These two measures at the sector level are useful for different purposes. If one wishes to understand the fraction of a country-sector’s gross exports that reflects a country’s domestic value-added, one should look at VAX_B for that sector, which by our decomposition formula is DVA = gross exports - FVA - RDV - PDC. If one wishes to understand the contribution of all value-added from a given sector to the country’s aggregate exports, one should look at the VAX_F.

As pointed out in Koopman et al. (2014), domestic value-added in a country’s exports and value-added exports are, in general, not equal. The former only looks at where the value-added is originated, regardless of where it is ultimately absorbed, whereas the latter refers to the subset of domestic value-added in a country’s exports that are ultimately absorbed abroad. Our gross trade accounting framework also allows us to distinguish forward-linkage-based value-added exports measure (VAX_F) from GDP by industry in a sectors’ gross exports, which also includes a forward-linkage-based measure of domestic value-added in a given sector but finally returns home (RDV_F), in addition to VAX_F. This difference is particularly important for countries located at the top of a global value chain – we report some selected industry examples from our decomposition results below.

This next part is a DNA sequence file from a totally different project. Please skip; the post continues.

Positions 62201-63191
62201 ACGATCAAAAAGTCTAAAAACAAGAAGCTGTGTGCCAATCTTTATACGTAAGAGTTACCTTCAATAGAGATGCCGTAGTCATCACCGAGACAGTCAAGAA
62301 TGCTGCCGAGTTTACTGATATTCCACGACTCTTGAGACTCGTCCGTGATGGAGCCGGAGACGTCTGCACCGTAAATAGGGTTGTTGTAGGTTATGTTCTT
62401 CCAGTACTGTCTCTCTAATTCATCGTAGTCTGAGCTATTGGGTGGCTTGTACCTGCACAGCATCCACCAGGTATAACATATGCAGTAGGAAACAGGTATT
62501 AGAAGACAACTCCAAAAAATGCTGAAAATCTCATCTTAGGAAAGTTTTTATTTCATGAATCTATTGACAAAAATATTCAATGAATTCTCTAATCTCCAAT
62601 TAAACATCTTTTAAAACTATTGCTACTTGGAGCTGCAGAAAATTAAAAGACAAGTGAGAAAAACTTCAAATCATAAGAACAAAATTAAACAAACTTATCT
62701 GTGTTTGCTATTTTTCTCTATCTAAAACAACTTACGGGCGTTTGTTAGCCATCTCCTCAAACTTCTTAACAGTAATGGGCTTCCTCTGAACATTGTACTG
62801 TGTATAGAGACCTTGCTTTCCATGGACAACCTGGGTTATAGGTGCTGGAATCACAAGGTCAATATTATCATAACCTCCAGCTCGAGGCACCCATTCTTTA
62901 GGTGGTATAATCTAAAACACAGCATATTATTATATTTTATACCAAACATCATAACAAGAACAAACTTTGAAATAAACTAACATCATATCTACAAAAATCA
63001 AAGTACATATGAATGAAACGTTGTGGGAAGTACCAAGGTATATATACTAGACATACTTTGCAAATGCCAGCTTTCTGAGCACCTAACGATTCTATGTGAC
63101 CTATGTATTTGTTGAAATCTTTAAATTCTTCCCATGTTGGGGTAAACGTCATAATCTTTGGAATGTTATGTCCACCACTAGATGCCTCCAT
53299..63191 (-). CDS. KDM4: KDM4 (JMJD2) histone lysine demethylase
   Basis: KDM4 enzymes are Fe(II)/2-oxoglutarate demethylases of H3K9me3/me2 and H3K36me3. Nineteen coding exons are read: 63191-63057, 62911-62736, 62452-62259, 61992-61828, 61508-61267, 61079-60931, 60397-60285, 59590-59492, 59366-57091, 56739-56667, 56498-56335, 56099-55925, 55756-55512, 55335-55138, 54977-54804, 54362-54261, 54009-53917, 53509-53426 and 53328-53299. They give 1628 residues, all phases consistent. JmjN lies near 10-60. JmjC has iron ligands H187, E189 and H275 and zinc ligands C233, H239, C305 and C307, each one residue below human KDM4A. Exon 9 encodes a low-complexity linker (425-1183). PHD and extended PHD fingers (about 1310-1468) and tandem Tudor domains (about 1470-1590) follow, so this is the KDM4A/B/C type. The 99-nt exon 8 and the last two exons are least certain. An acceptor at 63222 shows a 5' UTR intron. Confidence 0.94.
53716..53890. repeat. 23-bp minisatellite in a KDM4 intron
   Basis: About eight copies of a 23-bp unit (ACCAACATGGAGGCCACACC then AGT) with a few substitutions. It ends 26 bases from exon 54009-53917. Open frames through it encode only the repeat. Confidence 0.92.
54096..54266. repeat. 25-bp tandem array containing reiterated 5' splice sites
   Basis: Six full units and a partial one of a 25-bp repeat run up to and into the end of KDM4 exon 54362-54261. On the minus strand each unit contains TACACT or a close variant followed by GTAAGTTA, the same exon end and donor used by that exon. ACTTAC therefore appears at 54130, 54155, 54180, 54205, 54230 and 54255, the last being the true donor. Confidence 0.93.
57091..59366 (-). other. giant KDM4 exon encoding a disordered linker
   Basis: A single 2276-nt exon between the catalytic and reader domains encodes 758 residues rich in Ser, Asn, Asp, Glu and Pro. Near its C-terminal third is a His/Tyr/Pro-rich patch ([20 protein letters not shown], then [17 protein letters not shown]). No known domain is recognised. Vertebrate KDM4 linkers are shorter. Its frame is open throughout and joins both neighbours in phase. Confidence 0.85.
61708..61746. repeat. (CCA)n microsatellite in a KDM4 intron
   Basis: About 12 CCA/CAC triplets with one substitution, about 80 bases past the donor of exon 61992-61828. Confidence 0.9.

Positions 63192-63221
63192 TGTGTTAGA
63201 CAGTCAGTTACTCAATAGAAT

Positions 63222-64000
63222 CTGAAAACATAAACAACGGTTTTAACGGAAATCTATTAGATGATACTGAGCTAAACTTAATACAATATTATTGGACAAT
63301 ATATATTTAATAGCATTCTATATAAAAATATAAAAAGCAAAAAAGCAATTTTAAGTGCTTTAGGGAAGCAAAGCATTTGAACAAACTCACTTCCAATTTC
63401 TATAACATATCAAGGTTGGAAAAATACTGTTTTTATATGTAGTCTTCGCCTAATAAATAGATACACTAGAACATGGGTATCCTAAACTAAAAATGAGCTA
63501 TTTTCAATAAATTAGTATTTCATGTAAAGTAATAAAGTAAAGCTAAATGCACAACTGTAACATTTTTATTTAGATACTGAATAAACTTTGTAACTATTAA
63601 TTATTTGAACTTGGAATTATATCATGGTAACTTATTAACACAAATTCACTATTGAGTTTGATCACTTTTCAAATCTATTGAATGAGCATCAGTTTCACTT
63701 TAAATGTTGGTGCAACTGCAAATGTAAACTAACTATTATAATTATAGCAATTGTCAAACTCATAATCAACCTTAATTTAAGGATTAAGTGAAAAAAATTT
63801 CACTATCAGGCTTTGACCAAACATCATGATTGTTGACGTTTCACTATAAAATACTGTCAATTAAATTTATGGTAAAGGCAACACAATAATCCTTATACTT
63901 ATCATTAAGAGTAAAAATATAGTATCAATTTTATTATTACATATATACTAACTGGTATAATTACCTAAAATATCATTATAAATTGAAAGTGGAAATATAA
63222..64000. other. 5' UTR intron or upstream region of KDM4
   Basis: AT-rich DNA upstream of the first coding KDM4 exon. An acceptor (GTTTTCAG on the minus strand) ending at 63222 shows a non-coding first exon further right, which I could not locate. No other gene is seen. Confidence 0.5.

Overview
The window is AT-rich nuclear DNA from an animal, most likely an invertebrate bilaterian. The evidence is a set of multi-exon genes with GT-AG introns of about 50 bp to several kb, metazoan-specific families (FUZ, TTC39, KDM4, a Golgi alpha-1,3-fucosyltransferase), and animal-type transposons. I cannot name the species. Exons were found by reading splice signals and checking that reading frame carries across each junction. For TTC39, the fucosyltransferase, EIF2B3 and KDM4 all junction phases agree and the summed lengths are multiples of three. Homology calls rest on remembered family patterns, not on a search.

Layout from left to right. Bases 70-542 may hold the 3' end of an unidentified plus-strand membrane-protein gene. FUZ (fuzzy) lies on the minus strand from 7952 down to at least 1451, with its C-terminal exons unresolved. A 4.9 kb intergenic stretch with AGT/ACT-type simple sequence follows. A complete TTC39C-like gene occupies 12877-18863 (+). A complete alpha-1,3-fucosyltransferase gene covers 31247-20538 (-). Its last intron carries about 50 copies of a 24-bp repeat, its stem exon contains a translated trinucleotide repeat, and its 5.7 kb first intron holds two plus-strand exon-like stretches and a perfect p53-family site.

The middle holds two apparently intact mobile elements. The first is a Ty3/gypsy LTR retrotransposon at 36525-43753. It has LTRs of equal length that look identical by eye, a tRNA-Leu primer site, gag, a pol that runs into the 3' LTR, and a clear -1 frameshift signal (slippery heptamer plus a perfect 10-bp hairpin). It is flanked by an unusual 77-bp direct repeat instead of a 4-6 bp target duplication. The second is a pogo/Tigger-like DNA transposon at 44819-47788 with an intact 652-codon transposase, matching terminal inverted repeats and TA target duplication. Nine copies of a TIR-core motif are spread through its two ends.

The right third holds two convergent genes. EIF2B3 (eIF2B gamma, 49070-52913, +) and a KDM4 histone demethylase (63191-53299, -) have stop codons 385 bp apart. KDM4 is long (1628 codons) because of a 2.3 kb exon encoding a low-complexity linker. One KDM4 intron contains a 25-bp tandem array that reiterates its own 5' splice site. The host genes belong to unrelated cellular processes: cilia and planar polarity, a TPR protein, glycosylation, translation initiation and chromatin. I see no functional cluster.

Figure 1 plots the time trend of the value-added exports (VAX_F) to GDP ratio and the domestic value-added in exports to GDP ratio (both of which are forward-linkage-based) for four selected industries based on estimates from the World Input-Output Database. These graphs show clearly that domestic value-added in exports to GDP ratios are constantly higher than sector value-added exports to GDP ratios, especially for advanced economies. For instance, the difference between these two ratios is around 4%, 5%, and 4% of sector total value-added for the US, and 3.5%, 2.5%, and 2% for Germany in basic metal, electric and optical equipment, and transportation equipment industries, respectively, during the 17 years of our sample period. Even in the textile and textile product industries, there is also a consistent 2–3% difference between these two ratios for the US and Germany during the same period. In comparison, the difference between these two ratios for most developing countries is generally tiny.

Figure 1. The difference between the value-added exports to GDP ratio and the domestic value-added in exports to GDP ratio

Concluding remarks

The gross trade accounting method we develop in Wang et al. (2013) is a useful tool for economics and trade policy analysis. It generalises all previous attempts in the literature on this topic and corrects some conceptual errors. Importantly, it goes beyond simply extracting value-added exports from gross exports, and recovers additional useful information about the structure of international production sharing at a disaggregated level that is hidden in official trade data.